Shakespeare and Company is undoubtedly one of the most famous bookshops in the world. You might have noticed it while watching Before Sunset, starring Ethan Hawke and Julie Delpy, or even Woody Allen’s Midnight in Paris. This bookstore was featured in Ernest Hemingway’s memoir, A Moveable Feast, and was where James Joyce spent his time writing Ulysses. It’s easy to understand why this bookstore is loved and frequented by many. It is quaint, cosy and has books stacked up from the floor right up the ceiling. I was swept away by its charm as well and spent an entire afternoon in the bookstore, browsing, reading and people watching…
The original Shakespeare and Company was opened by an American, Sylvia Beach in 1919 and was frequented by many literary artists of the “Lost Generation”, including Ezra Pound, Gertrude Stein and F. Scott Fitzgerald. The bookstore doubled (or tripled) as a library, publisher, and even a home for many aspiring writers of that generation. Shakespeare and Company was also where James Joyce’s Ulysses was published and distributed from, since it was initially banned in the United States. Unfortunately, the original Shakespeare and Company closed down during the Second World War and never re-opened.
The current bookstore sitting on Paris’ Left Bank was opened by George Whitman in 1951 and was originally named “Le Mistral”. It was re-named in 1964 to pay tribute to Sylvia Beach’s bookstore. Whitman ran the store the same way as Beach did, allowing artists to live, eat and sleep in the store. By this time, Shakespeare and Company was frequented by artists of the “Beat Generation”, such as William S. Burroughs and Allen Ginsberg.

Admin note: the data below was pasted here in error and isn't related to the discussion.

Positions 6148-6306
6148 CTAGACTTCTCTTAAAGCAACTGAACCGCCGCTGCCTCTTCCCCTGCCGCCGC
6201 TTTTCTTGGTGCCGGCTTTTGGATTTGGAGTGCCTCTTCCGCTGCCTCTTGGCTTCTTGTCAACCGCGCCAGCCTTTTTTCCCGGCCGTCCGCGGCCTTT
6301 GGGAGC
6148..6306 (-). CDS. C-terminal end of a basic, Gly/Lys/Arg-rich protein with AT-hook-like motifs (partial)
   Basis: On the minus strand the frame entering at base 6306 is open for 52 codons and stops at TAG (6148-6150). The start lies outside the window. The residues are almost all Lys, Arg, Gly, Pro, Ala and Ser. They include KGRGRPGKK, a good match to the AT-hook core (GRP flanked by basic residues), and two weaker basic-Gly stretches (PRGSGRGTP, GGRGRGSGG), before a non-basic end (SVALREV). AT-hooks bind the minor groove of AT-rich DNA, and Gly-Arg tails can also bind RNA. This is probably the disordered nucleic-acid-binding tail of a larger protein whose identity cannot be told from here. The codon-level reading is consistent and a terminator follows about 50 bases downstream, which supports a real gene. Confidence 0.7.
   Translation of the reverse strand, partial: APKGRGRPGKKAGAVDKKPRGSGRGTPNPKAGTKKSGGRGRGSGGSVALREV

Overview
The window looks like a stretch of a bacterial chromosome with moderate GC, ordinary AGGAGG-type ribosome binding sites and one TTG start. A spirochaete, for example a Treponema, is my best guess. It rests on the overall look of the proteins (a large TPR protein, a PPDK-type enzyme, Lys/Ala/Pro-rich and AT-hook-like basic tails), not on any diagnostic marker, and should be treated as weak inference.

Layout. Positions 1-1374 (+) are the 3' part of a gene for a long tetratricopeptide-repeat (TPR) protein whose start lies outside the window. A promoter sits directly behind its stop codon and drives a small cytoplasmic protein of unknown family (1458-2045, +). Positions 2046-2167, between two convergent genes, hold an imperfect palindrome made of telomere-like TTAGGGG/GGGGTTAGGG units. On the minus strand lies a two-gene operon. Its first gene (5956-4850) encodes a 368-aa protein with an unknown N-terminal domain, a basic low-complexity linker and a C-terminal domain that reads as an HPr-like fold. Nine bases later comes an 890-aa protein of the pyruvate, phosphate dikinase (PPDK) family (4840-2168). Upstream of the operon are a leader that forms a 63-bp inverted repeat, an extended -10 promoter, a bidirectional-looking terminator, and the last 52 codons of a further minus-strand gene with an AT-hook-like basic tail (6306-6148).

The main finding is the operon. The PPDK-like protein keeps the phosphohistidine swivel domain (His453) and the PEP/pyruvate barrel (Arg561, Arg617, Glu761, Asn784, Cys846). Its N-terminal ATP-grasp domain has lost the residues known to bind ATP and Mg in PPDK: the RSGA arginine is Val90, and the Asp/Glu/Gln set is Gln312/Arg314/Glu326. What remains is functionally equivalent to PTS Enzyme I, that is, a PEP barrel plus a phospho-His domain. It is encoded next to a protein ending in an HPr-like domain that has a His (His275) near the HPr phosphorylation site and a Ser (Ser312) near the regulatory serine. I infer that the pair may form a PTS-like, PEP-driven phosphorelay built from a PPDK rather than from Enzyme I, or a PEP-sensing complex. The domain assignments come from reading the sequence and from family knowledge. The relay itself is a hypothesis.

Today, the store is run by George Whitman’s daughter, Sylvia Beach Whitman. The bookstore hosts poetry readings and other events and workshops on a regular basis. Information for them can be found on their website.
Shakespeare and Company is more than a just bookstore. On the second floor, there is a lending library, where customers are encouraged to browse and read a chapter or two of a book before deciding on whether to buy it. There is also a piano, where one can practice (or compose) a piece of music.
I love Shakespeare and Company because, unlike some other bookstores, you do not feel pressured to buy anything or leave in a hurry. You can take as much time as you want, and spend as much time as you need in this literary heaven.
I left Shakespeare and Company that afternoon with 3 new books in hand. A second hand copy of Jean-Paul Sartre’s Nausea, Hemingway’s The Old Man and The Sea, and Fitzgerald’s The Beautiful and The Damned. Oh, and a pretty green Shakespeare and Company shopper as well. Don’t forget to stamp your book with the Shakespeare and Company stamp at the counter, as a reminder of the time you spent at this lovely bookstore!
Shakespeare and Company
37 Rue de la Bûcherie
75005 Paris, France
01 43 25 40 93